The first step of the facility was shown, that is Neustadter Kanal, where the waste water flows in from the sewerage system of Dresden city. The next step, which is the mechanical treatment involved screening large objects like plastics, tissue towels, etc. in a series rack. At this point, the intensity of the stench was so strong that participants made “eew” sounds, many adopted the weapon of stench mitigation approach, while some covered their nose with one hand and at the same time, took pictures with the other (there was no giving up!). But then, the faeces should not be accused here because as revealed, it is the fats that stink the most! It was really interesting to see the screening bars working and being fully automated, no workers were seen. Furthermore, the channel where dense material such as sand or broken glass settles are removed through suction to prevent wear and tear of mechanical parts of the WWTP and a series of water distribution pumps of varying capacities were also sighted. After that was the primary sedimentation tanks where the suspended materials are removed using gravity. The denser sediments sink while the lighter ones like oils floats on the water. Also, the sludge at bottom of the sedimentation tanks and the floating scum are scraped and pumped into the anaerobic digesters for secondary wastewater treatment.

The next phase of the excursion involved learning about the biological treatment of wastewater through the activated sludge process. The reactors are the first step and here the participants met the Very Important Persons (VIPs) of this process who are also the most hardworking entities. They are called microorganisms! These nice bugs (mostly bacteria) were kept aerated with sufficient oxygen needed to breakdown organic matter (i.e. ammonia) in wastewater to nitrates. This aerobic process called nitrification produces nitrates rich water that could pollute water bodies if discharged without removal of the excess nitrates. Following this step was the denitrification process in which nitrates are reduced to gaseous nitrogen by facultative anaerobes like fungi in anoxic conditions.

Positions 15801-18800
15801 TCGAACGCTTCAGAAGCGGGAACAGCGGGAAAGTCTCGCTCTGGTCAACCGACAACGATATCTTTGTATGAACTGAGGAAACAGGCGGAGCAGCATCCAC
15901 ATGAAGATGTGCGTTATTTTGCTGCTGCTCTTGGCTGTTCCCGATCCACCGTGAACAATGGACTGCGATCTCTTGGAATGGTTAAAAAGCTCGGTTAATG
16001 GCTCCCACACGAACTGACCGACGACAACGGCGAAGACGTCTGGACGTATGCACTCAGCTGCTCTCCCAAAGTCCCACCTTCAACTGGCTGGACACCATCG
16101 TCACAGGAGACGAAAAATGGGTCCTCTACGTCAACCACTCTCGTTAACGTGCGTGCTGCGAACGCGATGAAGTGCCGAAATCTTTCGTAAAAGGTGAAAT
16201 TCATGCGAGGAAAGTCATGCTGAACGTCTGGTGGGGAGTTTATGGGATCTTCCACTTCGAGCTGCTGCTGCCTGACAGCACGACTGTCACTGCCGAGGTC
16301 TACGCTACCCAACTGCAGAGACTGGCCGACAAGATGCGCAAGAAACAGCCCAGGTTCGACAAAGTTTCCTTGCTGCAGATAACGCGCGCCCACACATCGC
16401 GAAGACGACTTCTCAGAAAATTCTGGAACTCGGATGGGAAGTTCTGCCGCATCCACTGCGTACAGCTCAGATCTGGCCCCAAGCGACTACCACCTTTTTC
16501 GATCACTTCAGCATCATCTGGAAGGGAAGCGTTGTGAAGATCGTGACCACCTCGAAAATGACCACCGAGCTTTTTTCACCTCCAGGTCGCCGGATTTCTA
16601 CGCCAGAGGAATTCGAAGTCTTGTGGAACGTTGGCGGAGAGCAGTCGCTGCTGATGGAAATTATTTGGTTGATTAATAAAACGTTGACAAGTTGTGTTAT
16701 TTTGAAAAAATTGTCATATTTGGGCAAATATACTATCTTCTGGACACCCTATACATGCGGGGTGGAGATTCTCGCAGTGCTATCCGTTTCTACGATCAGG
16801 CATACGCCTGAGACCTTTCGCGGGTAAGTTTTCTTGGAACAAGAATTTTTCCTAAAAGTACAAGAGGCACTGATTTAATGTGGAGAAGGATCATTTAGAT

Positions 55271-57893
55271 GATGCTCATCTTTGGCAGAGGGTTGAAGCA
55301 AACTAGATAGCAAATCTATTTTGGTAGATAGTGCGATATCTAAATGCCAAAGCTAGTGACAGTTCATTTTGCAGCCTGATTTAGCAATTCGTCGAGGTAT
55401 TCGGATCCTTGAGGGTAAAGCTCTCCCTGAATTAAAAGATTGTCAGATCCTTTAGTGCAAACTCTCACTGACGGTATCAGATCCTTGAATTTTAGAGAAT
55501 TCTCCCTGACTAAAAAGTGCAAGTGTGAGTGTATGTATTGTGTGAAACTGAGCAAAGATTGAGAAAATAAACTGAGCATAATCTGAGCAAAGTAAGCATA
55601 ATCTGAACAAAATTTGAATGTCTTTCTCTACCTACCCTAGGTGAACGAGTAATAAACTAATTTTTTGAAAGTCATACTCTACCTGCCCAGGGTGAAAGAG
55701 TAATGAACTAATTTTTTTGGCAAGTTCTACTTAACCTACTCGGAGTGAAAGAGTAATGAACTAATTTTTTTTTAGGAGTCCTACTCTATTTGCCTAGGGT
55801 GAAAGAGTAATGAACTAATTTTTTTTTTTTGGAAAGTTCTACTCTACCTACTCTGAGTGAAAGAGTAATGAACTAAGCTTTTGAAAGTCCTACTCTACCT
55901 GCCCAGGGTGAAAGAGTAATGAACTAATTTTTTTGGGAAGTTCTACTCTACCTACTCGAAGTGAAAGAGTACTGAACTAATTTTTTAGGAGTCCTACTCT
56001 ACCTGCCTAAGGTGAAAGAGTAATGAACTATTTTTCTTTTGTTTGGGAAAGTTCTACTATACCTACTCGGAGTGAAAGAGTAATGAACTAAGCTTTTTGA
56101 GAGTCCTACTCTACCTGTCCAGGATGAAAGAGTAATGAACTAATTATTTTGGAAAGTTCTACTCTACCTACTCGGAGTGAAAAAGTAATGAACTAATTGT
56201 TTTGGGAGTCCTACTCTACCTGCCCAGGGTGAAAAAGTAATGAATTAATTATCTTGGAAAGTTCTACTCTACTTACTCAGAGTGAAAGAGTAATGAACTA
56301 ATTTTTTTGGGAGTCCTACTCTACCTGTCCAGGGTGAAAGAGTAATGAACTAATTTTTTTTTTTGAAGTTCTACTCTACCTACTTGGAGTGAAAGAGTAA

From the biological treatment (both aerobic and anaerobic), the treated water is circulated to aeration tanks and then to the clarifier tanks. Remarkably, anaerobic digesters were sighted at a distance in the facility where sludge is channeled for biogas production which feeds into electricity generators. It was very impressive to learn that Stadtentwässerung Dresden generates 80% of its energy demand from renewable resources. Specifically, about 18000 MWh was said to be from the digestion towers. At the final clarifiers, the treated water is discharged into the Elbe river at a rate of 120000 m3 per day where discharging pipe is fitted with turbine that generates about 680 MWh of electricity. The highpoint of the day was the sighting of solar panels in the facility that generates about 160 MWh annually. At this point, participants totally forgot about the oozing stench of fresh wastewater and it was all about different postures for pictures – interessant!

The benefits of a WWTP cannot be overemphasized because, hygiene is very important to every citizen as well as; water resources protection and flood protection. Moreover, discharging untreated waste water into urban lakes or rivers would have detrimental effects, not only on the environment but also on the living organisms. Amidst the fears of odor from the WWTP, the participants gained practical knowledge that could be applied in their home countries. Hence, it was mission accomplished!

The entire EM42-fellows were grateful for the opportunity to visit a WWTP and this appreciation goes to Mr. Sebastian (Stadtentwässerung Dresden), Prof. Dr. P. Krebs (Institute for Urban Water Management, TU-Dresden) Mr. Roman Kiesshauer and all CIPSEM staff team, UNEP, UNESCO & BMU for all the support granted for a successful excursion to the treatment plant. The “sweet smelling odor” was not so bad after all. In fact, it was worth it!

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The excursion guide, Mr. Sebastian (left), Mr. Roman Kiesshauer (back) with EM42-Participants at the Stadtentwässerung Dresden WWTP (photo by Ms. Sreymoch Bun)

by Ms. Iquo Offiong (Nigeria)

We are part of the problem: An excursion journey to waste management facilities